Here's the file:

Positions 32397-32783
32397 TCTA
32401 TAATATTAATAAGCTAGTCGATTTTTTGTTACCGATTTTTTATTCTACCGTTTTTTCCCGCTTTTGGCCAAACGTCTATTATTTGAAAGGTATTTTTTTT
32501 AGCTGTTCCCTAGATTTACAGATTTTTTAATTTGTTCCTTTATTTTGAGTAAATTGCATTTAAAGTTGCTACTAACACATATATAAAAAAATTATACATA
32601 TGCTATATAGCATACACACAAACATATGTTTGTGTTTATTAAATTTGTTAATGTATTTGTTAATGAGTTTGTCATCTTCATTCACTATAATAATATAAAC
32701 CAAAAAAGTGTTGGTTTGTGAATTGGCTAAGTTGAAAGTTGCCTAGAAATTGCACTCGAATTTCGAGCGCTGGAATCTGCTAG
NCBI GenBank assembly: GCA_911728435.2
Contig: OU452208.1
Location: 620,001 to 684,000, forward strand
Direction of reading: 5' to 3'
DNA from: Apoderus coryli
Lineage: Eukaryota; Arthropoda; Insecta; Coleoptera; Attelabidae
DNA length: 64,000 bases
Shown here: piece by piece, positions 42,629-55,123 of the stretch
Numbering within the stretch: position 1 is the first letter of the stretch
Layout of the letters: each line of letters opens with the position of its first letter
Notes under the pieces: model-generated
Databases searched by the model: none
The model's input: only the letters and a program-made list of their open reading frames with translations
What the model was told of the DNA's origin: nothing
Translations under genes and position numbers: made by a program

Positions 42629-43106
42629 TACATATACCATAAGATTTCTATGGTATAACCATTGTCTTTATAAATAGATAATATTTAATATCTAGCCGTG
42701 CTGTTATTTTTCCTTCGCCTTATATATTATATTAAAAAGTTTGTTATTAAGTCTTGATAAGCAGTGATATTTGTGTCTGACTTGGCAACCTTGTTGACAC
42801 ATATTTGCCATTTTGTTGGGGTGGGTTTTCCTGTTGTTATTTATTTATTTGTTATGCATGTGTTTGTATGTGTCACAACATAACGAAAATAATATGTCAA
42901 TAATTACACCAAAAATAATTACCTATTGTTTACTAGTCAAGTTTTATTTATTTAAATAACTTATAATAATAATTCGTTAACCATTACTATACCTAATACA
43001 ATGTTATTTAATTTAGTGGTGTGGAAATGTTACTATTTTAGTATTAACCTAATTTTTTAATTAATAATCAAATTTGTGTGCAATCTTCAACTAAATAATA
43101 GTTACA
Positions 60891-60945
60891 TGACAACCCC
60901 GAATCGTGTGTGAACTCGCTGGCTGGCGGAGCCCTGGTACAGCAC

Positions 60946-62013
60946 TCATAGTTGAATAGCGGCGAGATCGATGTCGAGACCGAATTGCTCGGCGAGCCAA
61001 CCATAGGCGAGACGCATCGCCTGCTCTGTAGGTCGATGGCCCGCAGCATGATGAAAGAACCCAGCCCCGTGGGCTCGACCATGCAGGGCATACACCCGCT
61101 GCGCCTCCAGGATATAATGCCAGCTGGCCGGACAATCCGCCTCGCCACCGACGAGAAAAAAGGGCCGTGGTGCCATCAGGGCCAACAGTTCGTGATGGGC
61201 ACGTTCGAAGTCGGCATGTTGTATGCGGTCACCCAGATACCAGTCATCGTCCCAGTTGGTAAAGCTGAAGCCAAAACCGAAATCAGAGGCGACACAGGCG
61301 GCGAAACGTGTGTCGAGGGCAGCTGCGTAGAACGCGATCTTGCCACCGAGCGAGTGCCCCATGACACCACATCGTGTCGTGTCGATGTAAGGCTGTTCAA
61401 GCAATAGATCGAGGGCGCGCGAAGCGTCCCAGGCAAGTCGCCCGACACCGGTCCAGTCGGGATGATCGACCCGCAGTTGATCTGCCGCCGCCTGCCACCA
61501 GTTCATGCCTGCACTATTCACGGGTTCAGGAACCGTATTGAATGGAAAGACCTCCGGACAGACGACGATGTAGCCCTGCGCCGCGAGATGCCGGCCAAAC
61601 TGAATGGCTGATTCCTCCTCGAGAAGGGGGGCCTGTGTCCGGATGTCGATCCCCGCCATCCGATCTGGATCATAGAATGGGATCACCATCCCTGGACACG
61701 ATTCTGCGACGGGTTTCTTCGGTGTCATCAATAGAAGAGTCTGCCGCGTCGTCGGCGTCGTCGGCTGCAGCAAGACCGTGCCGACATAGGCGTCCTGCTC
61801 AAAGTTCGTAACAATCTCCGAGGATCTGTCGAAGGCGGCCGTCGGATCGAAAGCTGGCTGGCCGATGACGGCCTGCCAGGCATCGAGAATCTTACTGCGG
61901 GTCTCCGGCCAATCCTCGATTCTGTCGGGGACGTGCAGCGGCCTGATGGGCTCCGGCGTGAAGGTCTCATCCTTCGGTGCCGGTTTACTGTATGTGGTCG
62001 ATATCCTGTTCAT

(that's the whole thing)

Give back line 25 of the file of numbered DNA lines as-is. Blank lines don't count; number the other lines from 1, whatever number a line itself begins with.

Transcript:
42801 ATATTTGCCATTTTGTTGGGGTGGGTTTTCCTGTTGTTATTTATTTATTTGTTATGCATGTGTTTGTATGTGTCACAACATAACGAAAATAATATGTCAA